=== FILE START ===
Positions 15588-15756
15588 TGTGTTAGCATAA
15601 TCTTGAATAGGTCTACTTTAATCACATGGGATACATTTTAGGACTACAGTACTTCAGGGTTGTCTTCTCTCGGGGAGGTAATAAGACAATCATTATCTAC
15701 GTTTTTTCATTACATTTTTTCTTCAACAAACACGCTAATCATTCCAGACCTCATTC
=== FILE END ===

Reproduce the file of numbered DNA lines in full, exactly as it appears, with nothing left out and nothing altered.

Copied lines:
Positions 15588-15756
15588 TGTGTTAGCATAA
15601 TCTTGAATAGGTCTACTTTAATCACATGGGATACATTTTAGGACTACAGTACTTCAGGGTTGTCTTCTCTCGGGGAGGTAATAAGACAATCATTATCTAC
15701 GTTTTTTCATTACATTTTTTCTTCAACAAACACGCTAATCATTCCAGACCTCATTC